Child Care & COVID – 19: What can schools and parents do?
All around the world, children are relatively less affected with COVID - 19 and they tend to be more of asymptomatic carriers. It would be for the benefit of adults in the school environment and vulnerable family members at home, that teachers and other support staff at school are recommended to get vaccinated. Having said that, more prudent approach will be strict adherence to the COVID preventive protocols like masks, hand washing, respiratory hygiene and physical distancing till the vaccine availability gets more streamlined.
COVID-19 VACCINATION – Pros & Cons
We now have anti-COVID vaccines in hand in a record time of 10 months into the pandemic. There has been absolutely no compromise in the safety of vaccines and there were no short-cuts in manufacturing. Keeping the prowling pandemic in mind, some stages of vaccine research were “dove-tailed” and “telescoped” to create an efficacious vaccine without major adverse effects. Minor side effects like injection site pain, fever, headache, etc. can easily be managed with simple medications and rest.
- Super senior citizens(>80years), persons with chronic health ailments, recent blood transfusions and those on immunosuppressive therapy need to consult their physicians before registering for vaccination.
Schools & children during pandemic
An important lesson from this pandemic is that schools are more than mere academic centers. They play a crucial role in the physical, psycho-social and emotional maturation of young minds apart from their cognitive development.
Schools give ample space to kids to interact with friends, remain physically active and develop a sense of familiarity. Virtual learning can never be a substitute for in-person schooling.
Hence, it is very important for the parents, teachers and school authorities to devise suitable plans to create a safe learning environment for children in a regular schooling set-up as early as possible.
Clinical studies are under process and we can expect COVID vaccines for children too, in next 3-6 months. Till then, COVID preventive protocols like hand washing, wearing face masks and social distancing have to be followed with all possible means.
Points to be kept in mind by parents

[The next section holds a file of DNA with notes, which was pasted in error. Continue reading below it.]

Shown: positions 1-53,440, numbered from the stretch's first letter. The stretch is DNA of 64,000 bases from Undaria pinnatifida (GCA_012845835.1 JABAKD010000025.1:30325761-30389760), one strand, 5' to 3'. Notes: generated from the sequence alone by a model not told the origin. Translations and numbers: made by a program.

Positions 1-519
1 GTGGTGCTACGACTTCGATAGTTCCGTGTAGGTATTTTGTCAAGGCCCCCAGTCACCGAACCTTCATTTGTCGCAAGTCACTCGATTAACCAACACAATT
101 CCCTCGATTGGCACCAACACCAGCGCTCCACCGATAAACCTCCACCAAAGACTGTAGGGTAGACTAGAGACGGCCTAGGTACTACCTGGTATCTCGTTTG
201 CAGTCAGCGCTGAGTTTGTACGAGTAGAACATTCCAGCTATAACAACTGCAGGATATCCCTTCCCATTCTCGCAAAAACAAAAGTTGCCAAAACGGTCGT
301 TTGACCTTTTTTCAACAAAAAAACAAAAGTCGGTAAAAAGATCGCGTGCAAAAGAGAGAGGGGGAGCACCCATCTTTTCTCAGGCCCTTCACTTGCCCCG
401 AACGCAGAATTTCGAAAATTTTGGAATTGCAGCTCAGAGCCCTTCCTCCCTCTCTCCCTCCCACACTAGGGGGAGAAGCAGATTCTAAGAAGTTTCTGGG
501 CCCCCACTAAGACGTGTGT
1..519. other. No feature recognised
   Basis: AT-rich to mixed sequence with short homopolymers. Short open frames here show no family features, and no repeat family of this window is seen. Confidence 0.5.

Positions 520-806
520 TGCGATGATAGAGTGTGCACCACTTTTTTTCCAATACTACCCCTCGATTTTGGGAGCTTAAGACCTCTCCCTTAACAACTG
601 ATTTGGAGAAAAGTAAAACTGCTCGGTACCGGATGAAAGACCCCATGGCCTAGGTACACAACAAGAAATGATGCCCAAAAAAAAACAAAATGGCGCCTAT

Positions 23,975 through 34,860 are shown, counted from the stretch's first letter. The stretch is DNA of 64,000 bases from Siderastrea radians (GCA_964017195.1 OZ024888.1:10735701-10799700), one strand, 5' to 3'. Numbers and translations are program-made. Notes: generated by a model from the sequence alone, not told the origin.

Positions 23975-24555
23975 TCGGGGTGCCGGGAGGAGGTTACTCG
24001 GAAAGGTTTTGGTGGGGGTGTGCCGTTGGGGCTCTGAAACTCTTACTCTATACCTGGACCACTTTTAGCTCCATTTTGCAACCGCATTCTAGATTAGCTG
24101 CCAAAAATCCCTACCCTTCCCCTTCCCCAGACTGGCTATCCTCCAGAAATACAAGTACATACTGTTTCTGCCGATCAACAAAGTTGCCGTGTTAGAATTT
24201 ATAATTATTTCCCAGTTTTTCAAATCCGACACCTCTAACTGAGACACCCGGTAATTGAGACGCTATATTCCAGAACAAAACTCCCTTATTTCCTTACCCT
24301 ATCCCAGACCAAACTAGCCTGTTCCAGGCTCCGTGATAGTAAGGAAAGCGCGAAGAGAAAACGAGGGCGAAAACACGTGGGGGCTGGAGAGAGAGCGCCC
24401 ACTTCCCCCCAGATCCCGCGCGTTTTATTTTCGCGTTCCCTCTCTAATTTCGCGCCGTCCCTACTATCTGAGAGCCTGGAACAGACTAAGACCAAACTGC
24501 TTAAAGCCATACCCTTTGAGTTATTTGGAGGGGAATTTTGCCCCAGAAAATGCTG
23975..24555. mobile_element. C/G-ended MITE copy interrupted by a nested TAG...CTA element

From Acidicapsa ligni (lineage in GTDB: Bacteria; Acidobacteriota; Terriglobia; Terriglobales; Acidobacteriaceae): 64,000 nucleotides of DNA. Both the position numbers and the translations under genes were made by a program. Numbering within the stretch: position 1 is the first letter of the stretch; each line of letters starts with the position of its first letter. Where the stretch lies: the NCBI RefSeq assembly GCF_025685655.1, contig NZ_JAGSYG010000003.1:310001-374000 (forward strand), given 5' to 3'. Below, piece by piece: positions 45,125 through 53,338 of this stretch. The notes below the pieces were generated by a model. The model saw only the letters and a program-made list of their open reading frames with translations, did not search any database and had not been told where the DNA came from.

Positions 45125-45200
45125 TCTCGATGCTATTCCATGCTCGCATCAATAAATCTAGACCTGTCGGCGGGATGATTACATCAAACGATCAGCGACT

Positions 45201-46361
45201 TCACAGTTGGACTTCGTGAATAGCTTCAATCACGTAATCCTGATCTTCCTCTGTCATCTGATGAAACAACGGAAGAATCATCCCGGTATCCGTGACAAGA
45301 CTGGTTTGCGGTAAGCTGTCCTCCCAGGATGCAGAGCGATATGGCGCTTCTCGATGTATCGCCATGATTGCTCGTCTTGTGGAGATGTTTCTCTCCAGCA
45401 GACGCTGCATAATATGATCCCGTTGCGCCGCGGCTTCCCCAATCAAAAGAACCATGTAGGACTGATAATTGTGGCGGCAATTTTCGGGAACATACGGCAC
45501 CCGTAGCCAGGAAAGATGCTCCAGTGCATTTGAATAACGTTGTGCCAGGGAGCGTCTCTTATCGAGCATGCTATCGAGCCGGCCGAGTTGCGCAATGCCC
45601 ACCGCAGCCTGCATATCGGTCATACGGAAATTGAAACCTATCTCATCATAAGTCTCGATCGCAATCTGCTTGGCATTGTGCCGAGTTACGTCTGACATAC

1. Right information: Know about the emergency helplines and services in your locality. To have a plan of what to do if you are sick, where and how to get treatment, know about support services, resources and also plan financially. This helps you manage the situation in a stronger, better and healthier way
- Consult /contact a health-care professional before any self-treatment for COVID-19
- Emotional health: It is natural to feel stressed and worried during a pandemic but taking care of emotions will help you tackle the disaster with a clear mind
- Physical health: Take care of your body with healthy well balanced meals, regular exercises and good quality sleep. Avoid alcohol, tobacco and other drugs for coping up with the stress
- Share your feeling, concerns or fears with a reliable friend or family member and building strong support systems by maintaining healthy relationships is essential during these times
- Take breaks: Do activities you enjoy the most. Meditate and practice breathing exercises to relax yourselves.
- Refrain from indulging too much in the news as it may be upsetting to hear or see images about the crisis repeatedly. Instead spend some quality time with family.
- Learn to seek help from others whenever it is needed. Seek professional advice from a doctor or counselor if
- Feelings of fear, anger, sadness, worry or frustration are unmanageable
- Difficulty in sleeping and loss of appetite
- Physical reactions like headaches, body pains/ skin rashes
- Worsening of chronic physical or mental health problems
- Taking care of yourself, your friends, family and society can be a stress reliever. Maintain social connections through phone calls/ video calls with your friends.
TAKING CARE OF CHILDREN DURING COVID-19
Children react to the pandemic in different ways:
- Infants and kids less than two years are crankier, clinging on to parents more than usual with excess stranger anxiety and poor sleep
- Pre-school kids are more frightened, new onset of bed wetting with toileting accidents in toilet trained kids and experience of excess temper tantrums
- School going kids feel sad/ afraid with trouble in concentrating
- Teenagers are afraid to leave home. They indulge in arguing with parents, siblings and elders as a result of difficulty in managing their own emotions during the pandemic.
- Children with special needs are worst affected in pandemic, as they have a poor control on their day-day activities, needing an extra re-assurance and support from parents and caregivers
What we can do to help our children in Covid-19
- Stay calm and reassure your children that you are there to keep them safe. Kids follow your actions, not your advice. Be an example to them by tackling the stress yourself in a more efficient way.
- Talk to them and encourage them to ask questions and answer their queries in more simple and age-appropriate ways.
- Parents, teachers and adults should work together in sharing the correct information to kids rather than spreading rumours about the pandemic. Rumours frighten the young minds and affect their mental health.
- Establish a routine for children even when their schools are closed. Make them more active by engaging them in fun filled physical activities. Parental control over web browsing, and to check on cyber-bullying is advised.
- Help them return to their routine activities in school as early as possible with effective safety measures
External reference: https://cdc.gov/coronavirus/2019-ncov/daily-life-coping/children.html